Shefali married Harmeet in 2004 and after a couple of years, the duo divorced in 2009 on an ugly note. Back then, Shefali Jariwala had reportedly accused Harmeet Singh of domestic violence while filing for divorce.
While talking to Times Now on why she ended her first marriage, Shefali Jariwala, who is now married to actor Parag Tyagi, said: "It is very important to understand that you are not being appreciated. Not every kind of violence is physical. There is a lot of mental violence that also happens and you are very unhappy in your life."
She added that she was able to take the big step of her life because she was "independent." Shefali rose to popularity after her performance in the 2002 track Kaanta Laga.
"I think, one of the reasons why I could make the decision for myself, was because I was independent. I was making my own money," she told Times Now and added: "The biggest fear in our country is of the society. Divorce is considered to be taboo but the way I have been raised, is to not really care about society but just do what we feel is right. I could take such steps in my life and had strong support."
Shefali worked with Harmeet Singh for a few Meet Bros' music videos, including Pyaar Humaayn Kis Mod Pe Le Aaya.
When people think of domestic abuse, they often focus on domestic violence. But domestic abuse includes any attempt by one person in a marriage or intimate relationship to dominate and control the other. Domestic violence and abuse are used for one purpose and one purpose only: to gain and maintain total control over you. An abuser uses fear, guilt, shame, and intimidation to wear you down and keep you under their thumb. Emotional abuse is a way to control another person by using emotions to criticize, embarrass, shame, blame, or otherwise manipulate another person. In general, a relationship is emotionally abusive when there is a consistent pattern of abusive words and bullying behaviors that wear down a person's self-esteem and undermine their mental health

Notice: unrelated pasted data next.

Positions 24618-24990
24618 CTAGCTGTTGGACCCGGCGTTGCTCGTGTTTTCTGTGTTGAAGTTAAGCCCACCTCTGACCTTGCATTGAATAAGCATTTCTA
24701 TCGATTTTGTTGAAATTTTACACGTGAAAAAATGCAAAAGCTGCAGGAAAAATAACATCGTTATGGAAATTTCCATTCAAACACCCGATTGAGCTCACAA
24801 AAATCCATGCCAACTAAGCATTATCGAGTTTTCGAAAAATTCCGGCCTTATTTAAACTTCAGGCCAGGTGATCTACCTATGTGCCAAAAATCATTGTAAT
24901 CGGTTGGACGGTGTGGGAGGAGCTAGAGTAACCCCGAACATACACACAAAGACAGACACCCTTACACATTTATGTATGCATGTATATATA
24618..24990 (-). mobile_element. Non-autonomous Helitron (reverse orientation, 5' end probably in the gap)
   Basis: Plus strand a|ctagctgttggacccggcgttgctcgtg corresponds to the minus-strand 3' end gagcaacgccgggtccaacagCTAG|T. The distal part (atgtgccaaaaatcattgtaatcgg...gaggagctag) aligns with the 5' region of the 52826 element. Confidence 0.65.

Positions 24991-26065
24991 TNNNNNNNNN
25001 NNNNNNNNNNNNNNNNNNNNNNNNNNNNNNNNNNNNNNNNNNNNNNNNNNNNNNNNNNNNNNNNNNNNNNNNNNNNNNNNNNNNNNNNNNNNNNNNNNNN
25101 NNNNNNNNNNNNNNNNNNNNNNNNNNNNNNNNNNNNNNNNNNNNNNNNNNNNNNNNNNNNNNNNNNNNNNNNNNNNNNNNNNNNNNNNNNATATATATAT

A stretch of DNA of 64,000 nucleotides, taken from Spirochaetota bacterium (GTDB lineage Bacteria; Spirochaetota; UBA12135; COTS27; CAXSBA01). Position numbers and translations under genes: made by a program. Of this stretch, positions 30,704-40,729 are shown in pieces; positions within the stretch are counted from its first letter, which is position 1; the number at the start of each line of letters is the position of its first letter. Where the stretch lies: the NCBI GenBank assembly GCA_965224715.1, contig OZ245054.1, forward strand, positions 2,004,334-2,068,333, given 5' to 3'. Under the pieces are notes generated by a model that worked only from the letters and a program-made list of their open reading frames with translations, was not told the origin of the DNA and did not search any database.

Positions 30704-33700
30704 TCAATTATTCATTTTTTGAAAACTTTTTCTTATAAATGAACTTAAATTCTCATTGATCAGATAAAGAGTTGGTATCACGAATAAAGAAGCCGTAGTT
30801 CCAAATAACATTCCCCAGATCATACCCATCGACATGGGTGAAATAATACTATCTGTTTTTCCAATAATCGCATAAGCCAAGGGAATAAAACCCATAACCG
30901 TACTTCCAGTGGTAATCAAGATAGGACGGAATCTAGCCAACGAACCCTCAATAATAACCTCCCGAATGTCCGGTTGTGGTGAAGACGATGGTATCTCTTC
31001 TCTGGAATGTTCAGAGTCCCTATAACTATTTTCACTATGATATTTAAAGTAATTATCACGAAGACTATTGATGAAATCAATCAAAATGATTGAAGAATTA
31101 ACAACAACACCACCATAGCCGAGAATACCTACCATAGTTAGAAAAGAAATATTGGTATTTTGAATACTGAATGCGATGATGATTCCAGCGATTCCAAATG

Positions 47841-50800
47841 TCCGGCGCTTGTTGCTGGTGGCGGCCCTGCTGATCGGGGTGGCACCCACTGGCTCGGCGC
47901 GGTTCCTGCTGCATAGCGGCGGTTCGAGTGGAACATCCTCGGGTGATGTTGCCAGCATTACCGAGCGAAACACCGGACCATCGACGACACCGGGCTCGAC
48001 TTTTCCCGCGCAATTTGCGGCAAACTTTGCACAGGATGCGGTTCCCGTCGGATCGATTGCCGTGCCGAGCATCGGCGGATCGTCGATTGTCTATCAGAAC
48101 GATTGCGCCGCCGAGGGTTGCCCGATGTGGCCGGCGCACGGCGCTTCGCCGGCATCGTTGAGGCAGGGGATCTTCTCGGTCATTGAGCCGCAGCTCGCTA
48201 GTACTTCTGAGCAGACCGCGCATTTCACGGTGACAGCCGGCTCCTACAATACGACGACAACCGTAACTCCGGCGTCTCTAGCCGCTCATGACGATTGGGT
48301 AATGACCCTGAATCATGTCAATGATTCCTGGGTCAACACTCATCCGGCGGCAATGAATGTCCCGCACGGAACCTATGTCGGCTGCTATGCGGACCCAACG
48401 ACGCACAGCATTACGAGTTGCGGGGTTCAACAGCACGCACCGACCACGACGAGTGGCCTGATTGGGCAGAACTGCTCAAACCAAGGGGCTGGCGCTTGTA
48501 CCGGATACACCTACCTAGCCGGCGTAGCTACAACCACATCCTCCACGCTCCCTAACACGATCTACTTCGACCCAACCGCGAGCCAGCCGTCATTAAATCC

Domestic violence and abuse can happen to anyone; it does not discriminate. It occurs within all age ranges, ethnic backgrounds, and economic levels. And while women are more often victimized, men also experience abuse—especially verbal and emotional. The bottom line is that abusive behavior is never acceptable, whether from a man, woman, teenager, or an older adult. You deserve to feel valued, respected, and safe.
When emotional abuse is severe and ongoing, a victim may lose their entire sense of self, sometimes without a single mark or bruise. Instead, the wounds are invisible to others, hidden in the self-doubt, worthlessness, and self-loathing the victim feels. In fact, research indicates that the consequences of emotional abuse are just as severe as those from physical abuse.